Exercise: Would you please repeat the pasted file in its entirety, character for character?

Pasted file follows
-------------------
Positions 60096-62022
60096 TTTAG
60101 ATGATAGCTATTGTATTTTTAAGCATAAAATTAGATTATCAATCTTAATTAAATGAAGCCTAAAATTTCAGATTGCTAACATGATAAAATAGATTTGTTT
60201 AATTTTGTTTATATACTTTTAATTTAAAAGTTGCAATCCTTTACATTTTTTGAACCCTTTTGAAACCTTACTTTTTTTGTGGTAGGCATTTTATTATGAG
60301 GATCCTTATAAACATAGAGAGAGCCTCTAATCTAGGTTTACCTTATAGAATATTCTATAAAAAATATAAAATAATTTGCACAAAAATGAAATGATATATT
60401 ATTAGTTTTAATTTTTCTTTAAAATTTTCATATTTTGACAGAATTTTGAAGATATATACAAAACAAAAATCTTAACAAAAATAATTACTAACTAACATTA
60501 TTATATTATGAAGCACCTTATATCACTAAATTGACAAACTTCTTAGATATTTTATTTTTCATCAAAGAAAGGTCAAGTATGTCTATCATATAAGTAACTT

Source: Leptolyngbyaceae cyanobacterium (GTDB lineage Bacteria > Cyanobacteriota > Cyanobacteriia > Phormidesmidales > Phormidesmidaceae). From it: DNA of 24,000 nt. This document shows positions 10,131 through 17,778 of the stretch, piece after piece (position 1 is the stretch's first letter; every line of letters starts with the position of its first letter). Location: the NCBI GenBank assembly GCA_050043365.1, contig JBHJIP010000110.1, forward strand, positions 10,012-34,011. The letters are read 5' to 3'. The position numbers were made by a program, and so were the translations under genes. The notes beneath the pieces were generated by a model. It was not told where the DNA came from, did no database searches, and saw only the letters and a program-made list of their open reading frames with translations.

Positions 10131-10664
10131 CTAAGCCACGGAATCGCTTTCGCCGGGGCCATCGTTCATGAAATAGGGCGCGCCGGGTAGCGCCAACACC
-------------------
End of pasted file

Positions 60096-62022
60096 TTTAG
60101 ATGATAGCTATTGTATTTTTAAGCATAAAATTAGATTATCAATCTTAATTAAATGAAGCCTAAAATTTCAGATTGCTAACATGATAAAATAGATTTGTTT
60201 AATTTTGTTTATATACTTTTAATTTAAAAGTTGCAATCCTTTACATTTTTTGAACCCTTTTGAAACCTTACTTTTTTTGTGGTAGGCATTTTATTATGAG
60301 GATCCTTATAAACATAGAGAGAGCCTCTAATCTAGGTTTACCTTATAGAATATTCTATAAAAAATATAAAATAATTTGCACAAAAATGAAATGATATATT
60401 ATTAGTTTTAATTTTTCTTTAAAATTTTCATATTTTGACAGAATTTTGAAGATATATACAAAACAAAAATCTTAACAAAAATAATTACTAACTAACATTA
60501 TTATATTATGAAGCACCTTATATCACTAAATTGACAAACTTCTTAGATATTTTATTTTTCATCAAAGAAAGGTCAAGTATGTCTATCATATAAGTAACTT

Source: Leptolyngbyaceae cyanobacterium (GTDB lineage Bacteria > Cyanobacteriota > Cyanobacteriia > Phormidesmidales > Phormidesmidaceae). From it: DNA of 24,000 nt. This document shows positions 10,131 through 17,778 of the stretch, piece after piece (position 1 is the stretch's first letter; every line of letters starts with the position of its first letter). Location: the NCBI GenBank assembly GCA_050043365.1, contig JBHJIP010000110.1, forward strand, positions 10,012-34,011. The letters are read 5' to 3'. The position numbers were made by a program, and so were the translations under genes. The notes beneath the pieces were generated by a model. It was not told where the DNA came from, did no database searches, and saw only the letters and a program-made list of their open reading frames with translations.

Positions 10131-10664
10131 CTAAGCCACGGAATCGCTTTCGCCGGGGCCATCGTTCATGAAATAGGGCGCGCCGGGTAGCGCCAACACC